Chronologically, Bauer is a widow, an ex-druggie, an international criminal with enemies in China, Russia and virtually every emerging superpower. He killed Ryan Chappelle for god’s sake! He is a torturer who has lost his mind a teeny bit, and seems to find it perfectly acceptable to make demands to the President of the United States. I thought “we don’t make deals with terrorists”? President Heller, though conflicted, makes a deal with a man who, hours before was holding people hostage – let alone his actions over the past fifteen years. None of this makes sense and it’s difficult to root for a broken man who simply needs a rest. A new lead would give the plots more credence.
  1. 242Jack Bauer is only one man

Clearly, owing a debt to James Bond and Jason Bourne, Jack Bauer is modelled on characters that hold a 2-hour film on their own. But the current season is 12-episodes long. It worked in the first season perhaps, and in fairness, the whole of CTU is his “team”, but as Tony Almeida and Chase Edmunds proved it’s fun when he has others and every time we begin a season it’s all “Jack is Back”, when in fact a decent team has much more space to play with the narrative. How about, stop killing off other cool characters and let a few of them take a little ownership of the show?
  1. New actors will rejuvenate the series

Consider the introduction of an agent who is younger, fresh-faced and, heaven forbid, less patriotic. Maybe steal Michael Pitt from Boardwalk Empire or Kit Harrington from Game of Thrones? And simply pass the baton. A younger lead (and please, not an unknown “Son” from Bauer’s past) could introduce a new government agency, new dynamics and set-up a 243new tone to the show. In fact, maybe if the lead role was a little less holier-than-thou, it might make the whole “You have to trust me!” conversations much more interesting as we shout at the screen to not trust him! Opposed to knowing that they “don’t have a choice” anyway.
  1. Jack Bauer could become a cameo role for special episodes

I don’t want to forget Jack of course. He’s paid his dues. But a surprise return would be all that is needed. Maybe Bauer actually becomes the President’s bodyguard and we only see him in passing. I’m sure Kiefer Sutherland could still take his percentage of the profits as Executive Producer, but a four-episode arc whereby our new lead teams up with Jack would be welcomed. Or if a villain returns – the long-lost relative of Salazar or Nina Myer’s twin sister, like Hannibal Lector, our new lead seeks advice from “an old friend…”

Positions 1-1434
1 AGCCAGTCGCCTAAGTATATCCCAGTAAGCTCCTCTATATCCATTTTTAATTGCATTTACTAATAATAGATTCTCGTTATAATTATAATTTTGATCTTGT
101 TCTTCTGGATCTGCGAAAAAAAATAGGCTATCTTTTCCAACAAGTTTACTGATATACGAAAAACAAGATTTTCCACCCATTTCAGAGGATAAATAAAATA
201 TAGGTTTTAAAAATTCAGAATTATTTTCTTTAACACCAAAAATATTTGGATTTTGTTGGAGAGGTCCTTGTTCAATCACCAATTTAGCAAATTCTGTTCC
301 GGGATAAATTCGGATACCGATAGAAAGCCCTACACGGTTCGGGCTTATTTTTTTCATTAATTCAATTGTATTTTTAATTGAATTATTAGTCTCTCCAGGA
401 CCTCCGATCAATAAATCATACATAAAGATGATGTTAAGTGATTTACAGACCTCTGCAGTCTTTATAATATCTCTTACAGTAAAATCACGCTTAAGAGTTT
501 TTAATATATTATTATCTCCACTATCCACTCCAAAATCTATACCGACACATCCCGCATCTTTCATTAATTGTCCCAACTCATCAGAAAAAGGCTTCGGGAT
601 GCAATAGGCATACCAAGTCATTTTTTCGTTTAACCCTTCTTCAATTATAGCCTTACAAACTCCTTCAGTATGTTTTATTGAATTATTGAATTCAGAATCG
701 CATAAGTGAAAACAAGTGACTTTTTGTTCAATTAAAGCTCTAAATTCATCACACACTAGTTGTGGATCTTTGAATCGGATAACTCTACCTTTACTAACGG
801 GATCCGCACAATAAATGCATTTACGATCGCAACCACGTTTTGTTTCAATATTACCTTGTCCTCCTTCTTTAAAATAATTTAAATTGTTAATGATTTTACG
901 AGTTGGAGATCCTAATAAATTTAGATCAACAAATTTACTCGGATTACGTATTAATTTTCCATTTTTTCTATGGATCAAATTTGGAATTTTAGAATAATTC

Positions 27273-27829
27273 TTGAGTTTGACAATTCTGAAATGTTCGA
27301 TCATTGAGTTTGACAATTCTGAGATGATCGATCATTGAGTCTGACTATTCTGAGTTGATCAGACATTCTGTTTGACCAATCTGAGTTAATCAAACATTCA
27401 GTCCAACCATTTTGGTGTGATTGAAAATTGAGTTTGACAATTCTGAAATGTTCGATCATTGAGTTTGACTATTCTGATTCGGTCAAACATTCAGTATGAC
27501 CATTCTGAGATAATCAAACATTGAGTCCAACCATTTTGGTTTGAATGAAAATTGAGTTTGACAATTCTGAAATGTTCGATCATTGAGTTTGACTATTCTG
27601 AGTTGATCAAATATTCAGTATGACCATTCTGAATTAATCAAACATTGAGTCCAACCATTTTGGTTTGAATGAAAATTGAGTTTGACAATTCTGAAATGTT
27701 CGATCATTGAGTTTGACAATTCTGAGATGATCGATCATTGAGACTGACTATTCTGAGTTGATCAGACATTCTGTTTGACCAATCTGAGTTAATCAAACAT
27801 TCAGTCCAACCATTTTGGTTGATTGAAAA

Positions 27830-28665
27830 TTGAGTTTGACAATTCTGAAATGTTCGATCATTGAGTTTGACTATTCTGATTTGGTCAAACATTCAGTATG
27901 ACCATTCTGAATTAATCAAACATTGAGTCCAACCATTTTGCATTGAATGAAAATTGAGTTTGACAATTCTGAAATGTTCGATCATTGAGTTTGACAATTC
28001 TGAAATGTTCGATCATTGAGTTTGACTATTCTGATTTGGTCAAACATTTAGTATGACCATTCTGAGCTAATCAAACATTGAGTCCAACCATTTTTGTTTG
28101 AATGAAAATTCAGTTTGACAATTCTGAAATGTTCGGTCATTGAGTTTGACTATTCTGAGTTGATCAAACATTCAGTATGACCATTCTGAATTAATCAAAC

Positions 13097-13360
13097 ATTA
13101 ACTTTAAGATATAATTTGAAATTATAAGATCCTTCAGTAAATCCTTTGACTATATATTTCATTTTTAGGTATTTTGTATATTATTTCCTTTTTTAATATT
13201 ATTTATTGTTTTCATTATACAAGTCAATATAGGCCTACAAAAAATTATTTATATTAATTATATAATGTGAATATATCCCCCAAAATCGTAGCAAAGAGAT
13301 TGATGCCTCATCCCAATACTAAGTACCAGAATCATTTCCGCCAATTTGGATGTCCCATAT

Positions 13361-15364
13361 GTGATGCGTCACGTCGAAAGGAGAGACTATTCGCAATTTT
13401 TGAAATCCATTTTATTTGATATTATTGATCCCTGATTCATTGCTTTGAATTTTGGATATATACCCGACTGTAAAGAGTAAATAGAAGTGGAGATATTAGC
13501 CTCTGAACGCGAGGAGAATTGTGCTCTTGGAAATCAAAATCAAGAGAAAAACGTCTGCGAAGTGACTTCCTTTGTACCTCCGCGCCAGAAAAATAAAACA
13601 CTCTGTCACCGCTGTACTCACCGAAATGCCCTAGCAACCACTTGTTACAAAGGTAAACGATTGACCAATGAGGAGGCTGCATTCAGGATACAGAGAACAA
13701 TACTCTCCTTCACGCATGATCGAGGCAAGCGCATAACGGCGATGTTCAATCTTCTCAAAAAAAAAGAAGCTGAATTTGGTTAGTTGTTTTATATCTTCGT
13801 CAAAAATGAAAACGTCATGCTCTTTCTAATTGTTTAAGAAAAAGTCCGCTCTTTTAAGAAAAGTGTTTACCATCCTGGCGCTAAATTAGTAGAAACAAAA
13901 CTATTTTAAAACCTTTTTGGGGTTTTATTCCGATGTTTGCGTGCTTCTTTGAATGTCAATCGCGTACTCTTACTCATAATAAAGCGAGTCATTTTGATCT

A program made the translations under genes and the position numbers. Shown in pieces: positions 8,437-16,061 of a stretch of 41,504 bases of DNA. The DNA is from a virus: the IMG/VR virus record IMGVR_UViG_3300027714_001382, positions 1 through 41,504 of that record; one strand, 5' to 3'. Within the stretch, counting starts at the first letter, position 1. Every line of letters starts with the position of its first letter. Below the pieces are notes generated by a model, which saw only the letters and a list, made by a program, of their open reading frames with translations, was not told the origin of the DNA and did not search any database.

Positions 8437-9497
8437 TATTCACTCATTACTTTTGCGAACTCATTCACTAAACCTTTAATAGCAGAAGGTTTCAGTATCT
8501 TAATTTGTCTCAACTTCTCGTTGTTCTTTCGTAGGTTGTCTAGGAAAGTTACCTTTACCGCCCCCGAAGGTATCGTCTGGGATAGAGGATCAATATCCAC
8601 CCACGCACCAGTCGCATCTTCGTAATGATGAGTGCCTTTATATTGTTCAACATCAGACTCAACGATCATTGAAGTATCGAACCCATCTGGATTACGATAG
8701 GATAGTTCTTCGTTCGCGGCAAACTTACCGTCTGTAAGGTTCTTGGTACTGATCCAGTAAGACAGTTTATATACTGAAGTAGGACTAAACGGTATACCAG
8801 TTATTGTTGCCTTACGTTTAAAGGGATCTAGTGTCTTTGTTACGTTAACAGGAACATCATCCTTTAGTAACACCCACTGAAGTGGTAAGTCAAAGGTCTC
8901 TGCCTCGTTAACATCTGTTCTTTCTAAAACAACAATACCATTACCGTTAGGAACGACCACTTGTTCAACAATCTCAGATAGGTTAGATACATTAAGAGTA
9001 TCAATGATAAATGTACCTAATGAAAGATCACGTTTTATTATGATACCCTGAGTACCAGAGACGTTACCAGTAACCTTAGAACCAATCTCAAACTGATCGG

1. 24 is ultimately about real-time action

I enjoy 24 for this. The right-wing, Murdoch-politics, granted, is a stretch – but it fits the series. I love the scale of the series – the moment at the start of Season 6 when the bomb actually does explode in LA killing so many people – and we see the fall-out of it was inspired. Though Bauer is interesting, I don’t believe he is integral to the story. The “Unique Selling Point” of 24 is the real-time, President-and-agency, explosive action (and, strangely, Sean Callery’s strangely dated score) – everything else is switchable.244
Relying on Jack Bauer stops 24 from growing and improving, and until his central role becomes supportive, 24 will always feel a little too ridiculous. And it’s a shame, become there is nothing else like 24 on TV and this crucial change will mean the end of 24 forever …

Originally written for Flickering Myth on 15th June 2014

5 Brilliant Parodies of the Game of Thrones Opening...